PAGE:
The number of fatalities in turbine business airplane accidents increased nearly 80 percent in the first nine months of this year compared with the same period last year, according to statistics compiled by safety analyst Robert E. Breiling Associates of Boca Raton, Fla.
The NTSB recently concluded its investigations into two King Air fatal accidents, attributing the probable causes to the pilots. IMC was a factor in both accidents. On Jan. 31, 2004, the pilot and his teenage son were killed when their C90 broke up in flight and crashed into the Everglades about 10 minutes after departing Florida Keys Airport.
According to the NTSB, the Mitsubishi MU-2 that crashed September 22 while attempting to return to its departure airport had originally departed and returned to the same airport about 90 minutes earlier because of a right-engine fire warning caution light. Night IMC prevailed on the accident flight.
Eurocontrol and other stakeholders from across the aviation industry have agreed on the outline of a plan to address ATC communications safety issues in Europe. These include callsign confusion, undetected simultaneous transmissions, radio interference, use of standard phraseology and prolonged loss of communication. The Brussels, Belgium-based organization said it will focus on causal factors for these issues and establish remedial measures.
Part 135 operators and charter management entities will be affected by a proposed policy guidance involving wet leases.
PIPER PA-46-310P MALIBU, DIJON LONGVIC, FRANCE, OCT. 9, 2004. Malibu N20VP crashed eight miles south of Dijon Longvic Airport (LFSD), while en route to Chateau La Chassagne, Dijon (Burgundy), France. The instrument-rated pilot and three passengers were killed and the airplane was substantially damaged.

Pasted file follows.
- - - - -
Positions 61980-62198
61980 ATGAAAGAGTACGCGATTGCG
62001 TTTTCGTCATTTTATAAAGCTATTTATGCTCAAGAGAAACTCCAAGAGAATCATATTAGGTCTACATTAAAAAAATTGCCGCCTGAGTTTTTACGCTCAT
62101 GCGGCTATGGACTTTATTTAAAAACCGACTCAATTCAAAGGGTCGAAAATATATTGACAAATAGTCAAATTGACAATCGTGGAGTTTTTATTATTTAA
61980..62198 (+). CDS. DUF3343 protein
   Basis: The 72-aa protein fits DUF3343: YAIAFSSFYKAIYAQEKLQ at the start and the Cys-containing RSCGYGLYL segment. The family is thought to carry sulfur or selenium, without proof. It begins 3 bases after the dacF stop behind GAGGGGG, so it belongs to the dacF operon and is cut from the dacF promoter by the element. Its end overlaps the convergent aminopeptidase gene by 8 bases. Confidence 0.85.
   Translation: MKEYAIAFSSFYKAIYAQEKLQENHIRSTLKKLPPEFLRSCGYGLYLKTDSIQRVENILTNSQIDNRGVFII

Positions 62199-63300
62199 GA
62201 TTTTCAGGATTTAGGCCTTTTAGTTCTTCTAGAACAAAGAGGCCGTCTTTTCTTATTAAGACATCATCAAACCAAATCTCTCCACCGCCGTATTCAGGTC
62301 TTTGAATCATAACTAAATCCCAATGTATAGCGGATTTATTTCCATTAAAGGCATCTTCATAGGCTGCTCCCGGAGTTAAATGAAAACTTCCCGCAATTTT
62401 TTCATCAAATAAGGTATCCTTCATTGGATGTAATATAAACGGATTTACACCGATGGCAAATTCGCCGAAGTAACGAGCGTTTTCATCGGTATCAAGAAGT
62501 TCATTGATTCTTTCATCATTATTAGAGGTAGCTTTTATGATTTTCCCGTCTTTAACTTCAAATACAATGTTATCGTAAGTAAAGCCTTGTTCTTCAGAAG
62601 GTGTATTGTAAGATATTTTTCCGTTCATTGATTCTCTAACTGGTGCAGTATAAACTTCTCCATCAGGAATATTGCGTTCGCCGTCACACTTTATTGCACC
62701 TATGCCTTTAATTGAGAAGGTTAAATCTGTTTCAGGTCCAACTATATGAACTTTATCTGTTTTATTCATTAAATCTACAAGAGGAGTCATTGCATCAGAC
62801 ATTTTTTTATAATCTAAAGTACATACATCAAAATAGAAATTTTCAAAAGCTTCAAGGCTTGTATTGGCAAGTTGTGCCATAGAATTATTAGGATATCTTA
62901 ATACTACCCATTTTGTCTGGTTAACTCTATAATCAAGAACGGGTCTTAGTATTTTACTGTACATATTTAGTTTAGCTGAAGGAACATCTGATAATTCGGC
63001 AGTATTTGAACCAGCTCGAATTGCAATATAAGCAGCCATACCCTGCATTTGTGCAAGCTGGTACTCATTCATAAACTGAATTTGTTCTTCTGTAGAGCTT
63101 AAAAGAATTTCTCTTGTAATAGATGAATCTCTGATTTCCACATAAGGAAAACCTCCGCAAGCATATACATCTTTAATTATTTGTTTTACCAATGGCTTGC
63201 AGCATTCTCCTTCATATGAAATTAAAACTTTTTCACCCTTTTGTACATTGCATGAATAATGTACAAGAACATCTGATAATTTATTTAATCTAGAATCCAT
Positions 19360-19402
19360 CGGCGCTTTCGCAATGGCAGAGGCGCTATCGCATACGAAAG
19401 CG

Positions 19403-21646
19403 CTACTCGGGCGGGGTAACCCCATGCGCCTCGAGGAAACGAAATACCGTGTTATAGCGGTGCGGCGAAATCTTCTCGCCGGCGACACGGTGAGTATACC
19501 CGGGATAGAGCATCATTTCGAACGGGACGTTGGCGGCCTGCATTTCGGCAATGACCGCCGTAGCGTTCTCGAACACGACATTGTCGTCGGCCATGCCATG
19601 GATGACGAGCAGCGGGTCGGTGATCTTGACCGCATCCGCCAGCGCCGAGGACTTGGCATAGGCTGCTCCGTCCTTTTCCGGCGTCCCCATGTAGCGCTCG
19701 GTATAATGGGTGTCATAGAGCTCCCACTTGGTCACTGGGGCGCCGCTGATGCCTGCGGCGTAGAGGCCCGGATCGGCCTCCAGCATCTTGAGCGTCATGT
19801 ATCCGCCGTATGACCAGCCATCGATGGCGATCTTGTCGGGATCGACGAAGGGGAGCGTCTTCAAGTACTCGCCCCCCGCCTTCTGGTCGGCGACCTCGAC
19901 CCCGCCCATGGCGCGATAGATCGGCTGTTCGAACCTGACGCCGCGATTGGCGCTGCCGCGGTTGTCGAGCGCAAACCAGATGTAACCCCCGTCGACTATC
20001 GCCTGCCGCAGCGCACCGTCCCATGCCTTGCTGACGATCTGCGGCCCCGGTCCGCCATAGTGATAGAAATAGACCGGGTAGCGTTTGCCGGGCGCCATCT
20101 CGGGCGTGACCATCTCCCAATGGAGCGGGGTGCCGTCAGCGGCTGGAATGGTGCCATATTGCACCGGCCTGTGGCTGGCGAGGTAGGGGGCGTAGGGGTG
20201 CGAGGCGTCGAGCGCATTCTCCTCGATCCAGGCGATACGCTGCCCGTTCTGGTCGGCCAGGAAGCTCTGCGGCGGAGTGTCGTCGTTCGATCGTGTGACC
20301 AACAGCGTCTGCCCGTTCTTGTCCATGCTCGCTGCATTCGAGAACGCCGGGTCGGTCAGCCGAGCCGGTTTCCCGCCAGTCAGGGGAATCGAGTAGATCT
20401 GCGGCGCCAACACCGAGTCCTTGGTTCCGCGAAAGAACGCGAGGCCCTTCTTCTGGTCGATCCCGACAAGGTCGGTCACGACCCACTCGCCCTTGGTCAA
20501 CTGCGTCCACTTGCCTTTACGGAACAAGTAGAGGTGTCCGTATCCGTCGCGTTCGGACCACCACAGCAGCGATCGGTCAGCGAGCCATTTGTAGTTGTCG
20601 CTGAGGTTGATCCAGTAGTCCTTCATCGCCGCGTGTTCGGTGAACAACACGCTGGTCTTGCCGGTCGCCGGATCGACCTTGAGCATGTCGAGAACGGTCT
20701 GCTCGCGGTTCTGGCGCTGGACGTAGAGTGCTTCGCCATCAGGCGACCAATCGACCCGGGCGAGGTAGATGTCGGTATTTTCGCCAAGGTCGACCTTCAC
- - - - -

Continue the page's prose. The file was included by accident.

CESSNA REIMS F-406 CARAVAN II, INVERNESS, UK, OCT. 22, 2004–Cessna Reims Caravan II G-TWIG, operated by Highland Airways, Inverness, Scotland, crashed in mountainous terrain 37 miles northwest of Inverness. IMC was reported in the area. The aircraft was substantially damaged and the pilot was killed. The aircraft had taken off from Stornoway, Isle of Lewis, and was en route to Inverness.
CANADAIR CL-600-2B19, COLORADO SPRINGS, COLO., APRIL 17, 2004. After America West Express Flight 412 landed at Colorado Springs, Colo., and was taxiing to the gate, the cabin filled with smoke. The captain stopped the airplane and evacuated the airplane. The NTSB blamed the incident on a failed air conditioning fan bypass check valve and the subsequent overtemperature of the air conditioning pack.
CESSNA 208B CARAVAN, MANTEO, N.C., DEC. 25, 2002. The ATP-rated pilot was killed and Caravan N1122Y substantially damaged when it crashed into Croatan Sound, near Manteo, at 1 a.m. in IMC. The aircraft was operated by Telford Aviation, as Telford Flight 1279, a Part 91 positioning flight from Elizabeth City, N.C.
DASSAULT FALCON 20, PUEBLO, COLO., JAN. 21, 2004. The captain of the Jet Ex Falcon 20 said he had no indication of runway problems from notams or from a low pass over Runway 8L at the Pueblo Memorial Airport. He landed and the airplane initially decelerated with normal braking.